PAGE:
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“This is part page-turning murder mystery with complex characters and part heartbreaking story of the Bosnian war that explores the themes of loss and the cost of justice. Rachel Getty and Esa Kahattak work in a special division of the Canadian police that handles minority-sensitive cases. They get called in on a case that looks like someone fell off the bluffs in an unfortunate accident, but rumors are that the victim isn't an 'average Joe' at all, but a Bosnian war criminal using an assumed identity. As Esa and Rachel begin to investigate, they find that nothing is really as clear-cut as it seems. This is a brilliant debut, and I can't wait to see more from this talented author.”
— Amanda Skelton, Union Avenue Books, Knoxville, TN
"Khan is a refreshing original, and The Unquiet Dead blazes what one hopes will be a new path guided by the author's keen understanding of the intersection of faith and core Muslim values, complex human nature and evil done by seemingly ordinary people. It is these qualities that make this a debut to remember and one that even those who eschew the mystery] genre will devour in one breathtaking sitting." --The LA Times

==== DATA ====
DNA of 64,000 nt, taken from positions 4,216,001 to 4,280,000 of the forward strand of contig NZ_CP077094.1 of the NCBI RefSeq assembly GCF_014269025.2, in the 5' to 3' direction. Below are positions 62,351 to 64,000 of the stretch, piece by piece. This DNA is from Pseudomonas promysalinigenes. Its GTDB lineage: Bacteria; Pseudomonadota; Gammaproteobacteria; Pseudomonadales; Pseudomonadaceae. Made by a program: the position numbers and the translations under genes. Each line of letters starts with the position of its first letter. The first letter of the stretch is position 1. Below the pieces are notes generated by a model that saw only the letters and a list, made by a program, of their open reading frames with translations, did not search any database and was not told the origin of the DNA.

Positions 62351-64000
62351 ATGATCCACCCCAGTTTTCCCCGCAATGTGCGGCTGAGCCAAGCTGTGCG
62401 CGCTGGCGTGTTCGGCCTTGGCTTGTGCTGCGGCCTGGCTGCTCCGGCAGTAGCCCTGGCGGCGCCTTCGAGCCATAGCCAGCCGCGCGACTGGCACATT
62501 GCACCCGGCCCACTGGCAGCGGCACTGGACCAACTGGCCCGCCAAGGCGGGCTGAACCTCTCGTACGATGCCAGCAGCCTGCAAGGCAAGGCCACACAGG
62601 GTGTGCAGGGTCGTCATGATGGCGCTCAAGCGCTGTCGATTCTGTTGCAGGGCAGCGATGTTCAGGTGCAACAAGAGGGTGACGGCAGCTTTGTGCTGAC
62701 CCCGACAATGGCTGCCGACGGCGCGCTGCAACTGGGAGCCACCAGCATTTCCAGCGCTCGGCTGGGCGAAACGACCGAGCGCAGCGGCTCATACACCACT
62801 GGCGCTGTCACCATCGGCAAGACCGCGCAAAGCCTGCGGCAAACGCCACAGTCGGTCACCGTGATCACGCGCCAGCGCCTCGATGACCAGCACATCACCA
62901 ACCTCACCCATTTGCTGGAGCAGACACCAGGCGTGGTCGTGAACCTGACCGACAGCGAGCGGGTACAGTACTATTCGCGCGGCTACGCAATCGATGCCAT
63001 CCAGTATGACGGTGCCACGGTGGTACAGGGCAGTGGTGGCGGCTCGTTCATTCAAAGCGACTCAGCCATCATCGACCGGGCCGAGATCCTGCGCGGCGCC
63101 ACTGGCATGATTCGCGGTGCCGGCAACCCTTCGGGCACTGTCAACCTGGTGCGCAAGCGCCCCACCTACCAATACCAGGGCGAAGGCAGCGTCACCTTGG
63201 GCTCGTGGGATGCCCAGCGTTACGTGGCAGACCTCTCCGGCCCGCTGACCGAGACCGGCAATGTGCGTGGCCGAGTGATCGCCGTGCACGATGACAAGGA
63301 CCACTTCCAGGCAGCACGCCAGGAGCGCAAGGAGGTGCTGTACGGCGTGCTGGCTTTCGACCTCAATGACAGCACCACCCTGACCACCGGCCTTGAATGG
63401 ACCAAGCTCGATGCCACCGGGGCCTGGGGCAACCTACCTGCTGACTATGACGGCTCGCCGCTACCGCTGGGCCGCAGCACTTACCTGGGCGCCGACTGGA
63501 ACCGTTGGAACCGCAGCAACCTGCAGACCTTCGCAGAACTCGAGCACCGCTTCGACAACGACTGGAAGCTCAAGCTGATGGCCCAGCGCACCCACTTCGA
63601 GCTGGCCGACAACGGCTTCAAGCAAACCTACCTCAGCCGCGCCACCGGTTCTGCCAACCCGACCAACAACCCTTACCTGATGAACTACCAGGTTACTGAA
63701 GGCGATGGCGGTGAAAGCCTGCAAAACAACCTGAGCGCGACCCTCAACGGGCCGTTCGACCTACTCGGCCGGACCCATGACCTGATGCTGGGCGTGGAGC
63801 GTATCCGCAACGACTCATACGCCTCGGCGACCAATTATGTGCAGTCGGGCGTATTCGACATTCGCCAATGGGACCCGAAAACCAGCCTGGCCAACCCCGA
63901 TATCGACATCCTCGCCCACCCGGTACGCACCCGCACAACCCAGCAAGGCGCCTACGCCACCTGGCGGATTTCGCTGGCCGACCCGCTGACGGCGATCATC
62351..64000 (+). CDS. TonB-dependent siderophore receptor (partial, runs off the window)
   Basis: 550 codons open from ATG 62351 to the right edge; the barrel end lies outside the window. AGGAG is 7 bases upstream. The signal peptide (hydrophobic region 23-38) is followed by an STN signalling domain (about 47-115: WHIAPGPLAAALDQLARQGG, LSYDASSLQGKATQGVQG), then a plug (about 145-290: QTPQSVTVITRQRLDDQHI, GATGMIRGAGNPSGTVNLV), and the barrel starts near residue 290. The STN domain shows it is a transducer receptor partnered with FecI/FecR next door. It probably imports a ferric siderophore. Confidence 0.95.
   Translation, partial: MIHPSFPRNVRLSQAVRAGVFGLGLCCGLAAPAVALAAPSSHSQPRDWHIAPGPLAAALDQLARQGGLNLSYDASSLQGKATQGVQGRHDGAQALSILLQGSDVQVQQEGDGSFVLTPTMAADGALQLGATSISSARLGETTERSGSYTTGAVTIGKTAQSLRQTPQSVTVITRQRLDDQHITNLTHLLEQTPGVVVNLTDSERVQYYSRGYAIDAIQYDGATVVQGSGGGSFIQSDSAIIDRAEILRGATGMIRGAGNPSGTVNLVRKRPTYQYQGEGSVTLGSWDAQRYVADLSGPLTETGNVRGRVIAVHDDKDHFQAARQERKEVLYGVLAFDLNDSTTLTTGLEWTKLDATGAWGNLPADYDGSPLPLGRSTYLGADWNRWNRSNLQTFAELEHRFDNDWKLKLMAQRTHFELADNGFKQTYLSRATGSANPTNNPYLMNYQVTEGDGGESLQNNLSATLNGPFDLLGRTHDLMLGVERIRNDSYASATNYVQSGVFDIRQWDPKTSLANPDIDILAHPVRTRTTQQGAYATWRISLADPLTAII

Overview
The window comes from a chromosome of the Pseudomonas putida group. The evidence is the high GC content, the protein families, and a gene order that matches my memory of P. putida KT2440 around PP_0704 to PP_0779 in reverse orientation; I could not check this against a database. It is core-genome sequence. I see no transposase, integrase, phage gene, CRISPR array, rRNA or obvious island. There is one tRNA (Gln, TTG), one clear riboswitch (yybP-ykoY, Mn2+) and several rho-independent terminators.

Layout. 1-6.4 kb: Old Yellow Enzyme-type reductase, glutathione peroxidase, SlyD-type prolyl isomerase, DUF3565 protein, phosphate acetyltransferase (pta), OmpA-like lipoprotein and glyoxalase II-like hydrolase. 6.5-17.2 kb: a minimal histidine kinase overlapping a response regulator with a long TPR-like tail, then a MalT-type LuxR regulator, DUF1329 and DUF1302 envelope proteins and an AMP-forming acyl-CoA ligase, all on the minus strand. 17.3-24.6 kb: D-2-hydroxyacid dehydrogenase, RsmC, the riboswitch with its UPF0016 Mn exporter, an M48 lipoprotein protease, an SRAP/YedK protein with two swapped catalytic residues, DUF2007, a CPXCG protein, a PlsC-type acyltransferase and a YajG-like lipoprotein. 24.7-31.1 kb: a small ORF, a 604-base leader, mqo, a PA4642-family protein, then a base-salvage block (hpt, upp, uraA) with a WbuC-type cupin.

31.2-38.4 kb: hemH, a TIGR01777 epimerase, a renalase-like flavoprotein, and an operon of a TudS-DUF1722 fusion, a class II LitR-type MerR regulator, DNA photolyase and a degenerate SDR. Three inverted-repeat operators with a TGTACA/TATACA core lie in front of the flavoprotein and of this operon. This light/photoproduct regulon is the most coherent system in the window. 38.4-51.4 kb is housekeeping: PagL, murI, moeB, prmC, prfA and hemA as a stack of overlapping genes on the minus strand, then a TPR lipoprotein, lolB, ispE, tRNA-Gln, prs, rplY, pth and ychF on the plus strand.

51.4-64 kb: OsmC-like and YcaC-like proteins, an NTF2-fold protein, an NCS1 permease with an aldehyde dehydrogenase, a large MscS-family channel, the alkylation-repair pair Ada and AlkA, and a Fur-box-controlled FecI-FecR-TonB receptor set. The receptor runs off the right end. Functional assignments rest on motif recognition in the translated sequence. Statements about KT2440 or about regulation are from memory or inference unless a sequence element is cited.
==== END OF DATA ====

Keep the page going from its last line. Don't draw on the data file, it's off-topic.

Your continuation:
Despite their many differences, Detective Rachel Getty trusts her boss, Esa Khattak, implicitly. But she's still uneasy at Khattak's tight-lipped secrecy when he asks her to look into Christopher Drayton's death. Drayton's apparently accidental fall from a cliff doesn't seem to warrant a police investigation, particularly not from Rachel and Khattak's team, which handles minority-sensitive cases. But when she learns that Drayton may have been living under an assumed name, Rachel begins to understand why Khattak is tip-toeing around this case. It soon comes to light that Drayton may have been a war criminal with ties to the Srebrenica massacre of 1995.
If that's true, any number of people might have had reason to help Drayton to his death, and a murder investigation could have far-reaching ripples throughout the community. But as Rachel and Khattak dig deeper into the life and death of Christopher Drayton, every question seems to lead only to more questions, with no easy answers. Had the specters of Srebrenica returned to haunt Drayton at the end, or had he been keeping secrets of an entirely different nature? Or, after all, did a man just fall to his death from the Bluffs?
In her spellbinding debut The Unquiet Dead, Ausma Zehanat Khan has written a complex and provocative story of loss, redemption, and the cost of justice that will linger with readers long after turning the final page.